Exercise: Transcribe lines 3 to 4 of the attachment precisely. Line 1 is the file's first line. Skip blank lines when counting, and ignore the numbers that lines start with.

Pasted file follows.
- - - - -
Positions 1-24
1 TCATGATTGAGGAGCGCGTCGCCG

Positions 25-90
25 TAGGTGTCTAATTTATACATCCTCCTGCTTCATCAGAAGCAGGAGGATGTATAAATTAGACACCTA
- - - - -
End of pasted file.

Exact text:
Positions 25-90
25 TAGGTGTCTAATTTATACATCCTCCTGCTTCATCAGAAGCAGGAGGATGTATAAATTAGACACCTA